Abstract: Abstract: In competitive electricity markets, markets designs based on power exchanges where supply bidding (barring demand-side bidding) is at the sole short run marginal cost may not guarantee resource adequacy. As alternative ways to remedy the resource adequacy problem, we focus on three different market designs in detail when demand is inelastic, namely an energy-only market with VOLL pricing (or a price cap), an additional capacity market, and operating-reserve pricing. We also discuss demand-side bidding (i.e., a price responsive demand) which can be seen as a categorically different alternative to remedy the resource adequacy problem. We consider a perfectly competitive market consisting of three types of agents: generators, a transmission system operator, and consumers; all agents are assumed to have no market power. For each market design, we model and analyze capacity investment choices of firms using a two-stage game where generation capacities are installed in the first stage and generation takes place in future spot markets at the second stage. When future spot market conditions are assumed to be known a priori (i.e., deterministic demand case), we show that all of these two-stage models with different market mechanisms, except operating-reserve pricing, can be cast as single optimization problems. When future spot market conditions are not known in advance (i.e., under demand uncertainty), we essentially have a two-stage stochastic game. Interestingly, an equilibrium point of this stochastic game can be found by solving a two-stage stochastic program, in case of all of the market mechanisms except operating-reserve pricing. In case of operatingreserve pricing, while the formulation of an equivalent deterministic or stochastic optimization problem is possible when operating-reserves are based on observed demand, this simplicity is lost when operatingreserves are based on installed capacities. We generalize these results for other uncertain parameters in spot markets such as fuel costs and transmission capacities. Finally, we illustrate how all these models can be numerically tackled and present numerical experiments. In our numerical experiments, we observe that uncertainty of demand leads to higher total generation capacity expansion and a broader mix of technologies compared to the investment decisions assuming average demand levels. Furthermore for the same VOLL (or price cap) level and under the assumptions of random demand with finite support and no forced outages, energy-onlymarkets with VOLL pricing tend to lead to total generation capacity below the peak load with a certain probability whereas energy markets with a forward capacity market or operating-reserve pricing result in higher investments. Finally, the regulator decisions (e.g., reserve capacity target) in capacity markets and operating-reserve pricing can be chosen in such a way that results in very similar investment levels and fuel mix of generation capacities in b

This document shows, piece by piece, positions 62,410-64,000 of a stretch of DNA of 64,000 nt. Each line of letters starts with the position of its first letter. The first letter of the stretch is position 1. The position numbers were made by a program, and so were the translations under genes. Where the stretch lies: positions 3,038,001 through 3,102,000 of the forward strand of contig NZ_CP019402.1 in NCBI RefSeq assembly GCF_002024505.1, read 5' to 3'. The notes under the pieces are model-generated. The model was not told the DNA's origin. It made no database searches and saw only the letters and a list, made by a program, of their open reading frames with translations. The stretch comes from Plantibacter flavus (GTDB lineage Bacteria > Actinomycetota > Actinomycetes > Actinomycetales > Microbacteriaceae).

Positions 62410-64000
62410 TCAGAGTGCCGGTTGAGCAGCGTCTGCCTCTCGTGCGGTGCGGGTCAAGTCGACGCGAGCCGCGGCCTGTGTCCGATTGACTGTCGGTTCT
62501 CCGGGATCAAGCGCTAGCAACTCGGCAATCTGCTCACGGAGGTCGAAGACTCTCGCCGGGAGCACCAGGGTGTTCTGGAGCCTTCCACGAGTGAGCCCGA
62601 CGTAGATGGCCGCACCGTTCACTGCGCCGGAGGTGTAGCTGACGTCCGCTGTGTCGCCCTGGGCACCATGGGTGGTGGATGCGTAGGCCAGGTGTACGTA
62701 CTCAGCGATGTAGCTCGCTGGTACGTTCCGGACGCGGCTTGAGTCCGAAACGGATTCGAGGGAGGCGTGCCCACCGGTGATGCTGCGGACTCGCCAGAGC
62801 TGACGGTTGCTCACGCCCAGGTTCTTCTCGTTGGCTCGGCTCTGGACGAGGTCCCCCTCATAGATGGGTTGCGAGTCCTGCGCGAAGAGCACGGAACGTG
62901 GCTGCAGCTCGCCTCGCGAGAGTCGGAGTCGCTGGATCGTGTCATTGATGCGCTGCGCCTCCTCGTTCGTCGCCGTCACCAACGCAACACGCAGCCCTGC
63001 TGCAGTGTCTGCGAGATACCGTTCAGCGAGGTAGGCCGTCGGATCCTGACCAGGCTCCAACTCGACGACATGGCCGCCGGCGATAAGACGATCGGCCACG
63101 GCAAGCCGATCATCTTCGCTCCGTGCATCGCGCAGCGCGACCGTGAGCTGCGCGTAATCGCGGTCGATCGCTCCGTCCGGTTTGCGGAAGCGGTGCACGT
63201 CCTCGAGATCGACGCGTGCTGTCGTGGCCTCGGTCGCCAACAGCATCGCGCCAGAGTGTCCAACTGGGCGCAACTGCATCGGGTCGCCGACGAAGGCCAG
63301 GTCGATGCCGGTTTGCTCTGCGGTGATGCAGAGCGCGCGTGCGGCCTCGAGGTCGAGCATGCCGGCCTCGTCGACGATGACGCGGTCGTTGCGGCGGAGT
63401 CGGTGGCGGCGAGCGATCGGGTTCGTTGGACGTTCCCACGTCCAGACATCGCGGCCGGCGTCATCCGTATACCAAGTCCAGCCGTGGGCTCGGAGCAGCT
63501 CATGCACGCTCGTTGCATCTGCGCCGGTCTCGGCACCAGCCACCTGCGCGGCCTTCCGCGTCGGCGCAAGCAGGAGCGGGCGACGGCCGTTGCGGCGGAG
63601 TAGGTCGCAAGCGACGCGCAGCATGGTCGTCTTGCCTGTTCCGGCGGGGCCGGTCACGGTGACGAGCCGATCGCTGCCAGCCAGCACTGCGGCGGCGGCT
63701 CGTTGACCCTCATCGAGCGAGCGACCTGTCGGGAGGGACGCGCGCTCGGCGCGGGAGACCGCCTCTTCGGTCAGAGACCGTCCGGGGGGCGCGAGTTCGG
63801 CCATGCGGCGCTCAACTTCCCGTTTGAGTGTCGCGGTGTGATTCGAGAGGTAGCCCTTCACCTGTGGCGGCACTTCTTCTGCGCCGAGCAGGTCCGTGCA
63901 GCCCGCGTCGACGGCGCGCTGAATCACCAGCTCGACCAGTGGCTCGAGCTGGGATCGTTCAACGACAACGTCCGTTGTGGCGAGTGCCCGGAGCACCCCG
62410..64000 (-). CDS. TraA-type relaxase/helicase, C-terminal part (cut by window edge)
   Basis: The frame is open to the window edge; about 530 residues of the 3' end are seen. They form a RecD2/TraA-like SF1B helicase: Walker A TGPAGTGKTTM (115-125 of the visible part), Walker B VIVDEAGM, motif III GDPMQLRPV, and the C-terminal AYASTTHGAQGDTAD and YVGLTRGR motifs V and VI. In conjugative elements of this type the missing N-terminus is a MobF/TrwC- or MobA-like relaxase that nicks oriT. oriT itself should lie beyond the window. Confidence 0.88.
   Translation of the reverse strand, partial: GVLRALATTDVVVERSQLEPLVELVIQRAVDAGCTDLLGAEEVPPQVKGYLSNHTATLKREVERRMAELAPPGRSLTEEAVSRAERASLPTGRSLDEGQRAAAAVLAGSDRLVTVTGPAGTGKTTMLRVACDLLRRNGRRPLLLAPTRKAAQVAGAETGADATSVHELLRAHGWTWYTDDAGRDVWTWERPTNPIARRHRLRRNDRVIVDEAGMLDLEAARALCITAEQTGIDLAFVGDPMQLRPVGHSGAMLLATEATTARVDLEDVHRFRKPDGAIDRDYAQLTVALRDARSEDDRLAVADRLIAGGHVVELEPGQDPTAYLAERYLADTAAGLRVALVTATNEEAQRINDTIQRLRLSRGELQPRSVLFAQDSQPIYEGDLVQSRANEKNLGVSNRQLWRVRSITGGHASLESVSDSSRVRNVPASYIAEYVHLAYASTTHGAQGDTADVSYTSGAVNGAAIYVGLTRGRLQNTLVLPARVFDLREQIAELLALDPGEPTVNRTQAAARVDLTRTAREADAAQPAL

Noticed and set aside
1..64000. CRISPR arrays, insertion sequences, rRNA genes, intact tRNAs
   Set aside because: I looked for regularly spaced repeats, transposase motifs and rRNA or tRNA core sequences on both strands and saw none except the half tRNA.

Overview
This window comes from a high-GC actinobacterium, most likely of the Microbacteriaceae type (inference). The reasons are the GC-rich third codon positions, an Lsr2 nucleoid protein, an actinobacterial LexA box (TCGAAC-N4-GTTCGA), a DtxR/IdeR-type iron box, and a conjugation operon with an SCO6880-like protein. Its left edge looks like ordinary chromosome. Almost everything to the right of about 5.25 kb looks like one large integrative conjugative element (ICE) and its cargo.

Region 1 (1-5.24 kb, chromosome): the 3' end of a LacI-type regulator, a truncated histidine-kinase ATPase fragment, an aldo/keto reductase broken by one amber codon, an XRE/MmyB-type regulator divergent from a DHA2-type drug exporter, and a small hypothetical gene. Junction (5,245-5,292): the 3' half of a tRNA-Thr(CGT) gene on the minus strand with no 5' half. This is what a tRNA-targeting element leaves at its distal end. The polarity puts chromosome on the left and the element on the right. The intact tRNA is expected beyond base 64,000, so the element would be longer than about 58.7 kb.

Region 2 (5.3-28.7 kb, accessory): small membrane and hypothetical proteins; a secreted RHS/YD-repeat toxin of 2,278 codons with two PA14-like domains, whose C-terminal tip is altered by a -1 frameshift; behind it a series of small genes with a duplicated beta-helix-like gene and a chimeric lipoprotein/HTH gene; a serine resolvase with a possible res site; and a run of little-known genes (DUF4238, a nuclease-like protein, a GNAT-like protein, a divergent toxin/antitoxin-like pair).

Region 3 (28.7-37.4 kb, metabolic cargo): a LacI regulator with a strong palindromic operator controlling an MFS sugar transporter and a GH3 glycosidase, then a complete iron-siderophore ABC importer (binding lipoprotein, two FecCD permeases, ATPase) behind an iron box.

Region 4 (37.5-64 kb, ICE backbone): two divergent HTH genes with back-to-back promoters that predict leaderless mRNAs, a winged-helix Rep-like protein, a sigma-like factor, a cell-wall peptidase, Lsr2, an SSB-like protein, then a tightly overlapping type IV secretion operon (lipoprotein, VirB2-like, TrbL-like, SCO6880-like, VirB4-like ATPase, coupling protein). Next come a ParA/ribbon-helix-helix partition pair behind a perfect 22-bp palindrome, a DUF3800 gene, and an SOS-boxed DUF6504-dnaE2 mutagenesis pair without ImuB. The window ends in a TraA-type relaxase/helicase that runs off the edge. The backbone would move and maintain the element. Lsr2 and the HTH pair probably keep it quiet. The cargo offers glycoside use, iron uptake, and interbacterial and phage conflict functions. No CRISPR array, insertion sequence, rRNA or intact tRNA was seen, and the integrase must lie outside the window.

Date: 2013
  16. By: Mokinski, Frieder; Wölfing, Nikolas
    Abstract: We find an asymmetric pass-through of European Emission Allowance (EUA) prices to wholesale electricity prices in Germany and show that this asymmetry has disappeared in response to a report on investigations by the competition authority. The asymmetric pricing pattern, however, was not detected at the time of the report, nor had it been part of the investigations. Our results therefore provide evidence of the deterring effect of regulatory monitoring on firms which exhibit non-competitive pricing behavior. We do not find any asymmetric pass-through of EUA prices in recent years. Several robustness checks support our results. --
    Keywords: asymmetric price adjustment,regulatory monitoring,wholesale electricity markets,emission trading
    JEL: L4 L94 Q41 Q52
    Date: 2013
  17. By: Mueller-Langer, Frank; Watt, Richard
    Abstract: We analyse optimal pricing and quality of a monopolistic journal and the optimality of open access in a two-sided model. The predominant aspect of the model that determines the quality levels at which open access is optimal is the nature of the (non-linear) externalities between readers and authors in a journal. We show that there exist scenarios in which open access is a feature of high-quality journals. Besides, we find that the removal of copyright (and thus forced open access) will likely increase both readership and authorship, will decrease journal profits, and may increase social welfare.
    Keywords: Two-sided markets; academic journals; open access; removal of copyright; welfare effects
    JEL: L11 L82 O34
    Date: 2013–08–21